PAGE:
Impact: The Effect of Climatic Change on Prehistoric and Modern Cultures in Texas (First Progress Report)

UNCG Author/Contributor (non-UNCG co-authors, if there are any, appear on document)
Joel D. Gunn, Lecturer (Creator)
The University of North Carolina at Greensboro (UNCG )
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Abstract: The pages of this report contain an assortment of materials which reflect the status of climatic change studies at The University of Texas at San Antonio. The effort is interdisciplinary, drawing on'the talents of persons trained in geography, prehistory, anthropology, and mathematics and other fields. The goals of the project include (1) efforts to understand how prehistoric and modern economies respond to significant climatic changes and (2) the application of such understanding to our own time and nation. Long-term climatic change as an important factor in the everyday life of 20th century people is a relatively recent issue. With notable exceptions, attitudes toward climate during the last century have been fostered by increasingly warmer and more comfortable winters, longer growing seasons and consequently higher agricultural productivity. Only in the last decade have the energy crisis and increasingly severe winters combined to create a general public awareness of the instability of global climate. Public awareness has risen to the point that there is a best-selling book on the topic, entitled CZimates of Hunger by Bryson and Thomas. One can hardly open a newspaper today without seeing an article on the impact of climates. By contrast, prehistorians are often brought face-to-face with evidence of cataclysmic climatic shifts. The climatic concerns expressed in the following pages originated out of prehistoric archaeology where climatic change is often a direct mechanism affecting cultural change. For instance, an article Wenland and Bryson published in the journal Quaternary Research demonstrates that most of the prehistoric cultures identified by archaeologists started and ended during recognized periods of radical climatic change. Although our research interests started with prehistory, we very soon widened the scope to include problems of modern climatic change. The reason was that ideas which explain prehistoric relationships between climate and culture are, at least in part, most easily tested by examining weather data carefully collected by the weather services of various nations over the last few years. The realization that the past could be studied through the present, and vice-versa, eventually led to expanded research into historic and modern records for climatic patterns. Also, our sense of the usefulness of these efforts has grown. In the context of a growing demand for practical applications from all fields of research, we feel that our research will lead to a better understanding of the climatic forces affecting our own times, and to direct assistance to those responsible for planning our future national needs.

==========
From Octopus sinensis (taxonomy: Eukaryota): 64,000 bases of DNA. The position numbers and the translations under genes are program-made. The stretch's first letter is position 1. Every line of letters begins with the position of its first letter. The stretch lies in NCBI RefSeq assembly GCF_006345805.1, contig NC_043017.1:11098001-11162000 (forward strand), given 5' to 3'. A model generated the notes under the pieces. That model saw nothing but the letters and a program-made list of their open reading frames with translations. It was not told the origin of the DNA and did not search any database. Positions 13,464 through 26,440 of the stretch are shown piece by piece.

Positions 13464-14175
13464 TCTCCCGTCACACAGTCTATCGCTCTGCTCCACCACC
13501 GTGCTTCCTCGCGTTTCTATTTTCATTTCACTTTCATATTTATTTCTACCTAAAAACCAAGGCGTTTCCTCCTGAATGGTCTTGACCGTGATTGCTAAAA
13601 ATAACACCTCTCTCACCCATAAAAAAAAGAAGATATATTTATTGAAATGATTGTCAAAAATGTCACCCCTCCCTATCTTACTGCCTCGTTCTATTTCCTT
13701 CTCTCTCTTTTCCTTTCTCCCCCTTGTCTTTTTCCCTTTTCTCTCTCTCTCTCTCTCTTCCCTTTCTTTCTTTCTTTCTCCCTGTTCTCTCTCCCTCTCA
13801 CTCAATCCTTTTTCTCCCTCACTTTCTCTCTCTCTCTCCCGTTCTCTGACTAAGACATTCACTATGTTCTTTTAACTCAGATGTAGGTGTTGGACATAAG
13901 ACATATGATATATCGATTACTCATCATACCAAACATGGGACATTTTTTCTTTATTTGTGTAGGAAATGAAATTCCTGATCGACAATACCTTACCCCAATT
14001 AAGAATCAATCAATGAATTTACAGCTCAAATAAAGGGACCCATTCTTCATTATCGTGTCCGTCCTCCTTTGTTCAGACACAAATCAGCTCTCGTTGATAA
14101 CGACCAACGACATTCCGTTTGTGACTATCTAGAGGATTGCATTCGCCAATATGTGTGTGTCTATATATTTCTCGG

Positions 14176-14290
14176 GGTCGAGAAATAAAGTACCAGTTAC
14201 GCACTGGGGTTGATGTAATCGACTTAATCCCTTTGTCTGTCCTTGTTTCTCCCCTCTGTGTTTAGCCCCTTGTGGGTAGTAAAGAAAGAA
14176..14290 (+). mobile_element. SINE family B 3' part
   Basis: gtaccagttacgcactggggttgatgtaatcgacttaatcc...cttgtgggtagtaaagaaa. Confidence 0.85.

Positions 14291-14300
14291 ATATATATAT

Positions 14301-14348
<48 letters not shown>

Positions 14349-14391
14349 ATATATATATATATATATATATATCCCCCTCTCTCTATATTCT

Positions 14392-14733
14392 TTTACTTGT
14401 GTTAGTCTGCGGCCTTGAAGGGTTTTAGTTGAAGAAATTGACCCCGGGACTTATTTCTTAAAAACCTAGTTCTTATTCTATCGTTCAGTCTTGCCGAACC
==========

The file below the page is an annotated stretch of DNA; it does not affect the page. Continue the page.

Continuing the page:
Additional Information

University of Texas- San Antonio Center for Archaeological Research Special Publication. (2,6)
Language: English
Date: 1979
climatic change studies, response to climate change, economies, prehistory, modern climate change

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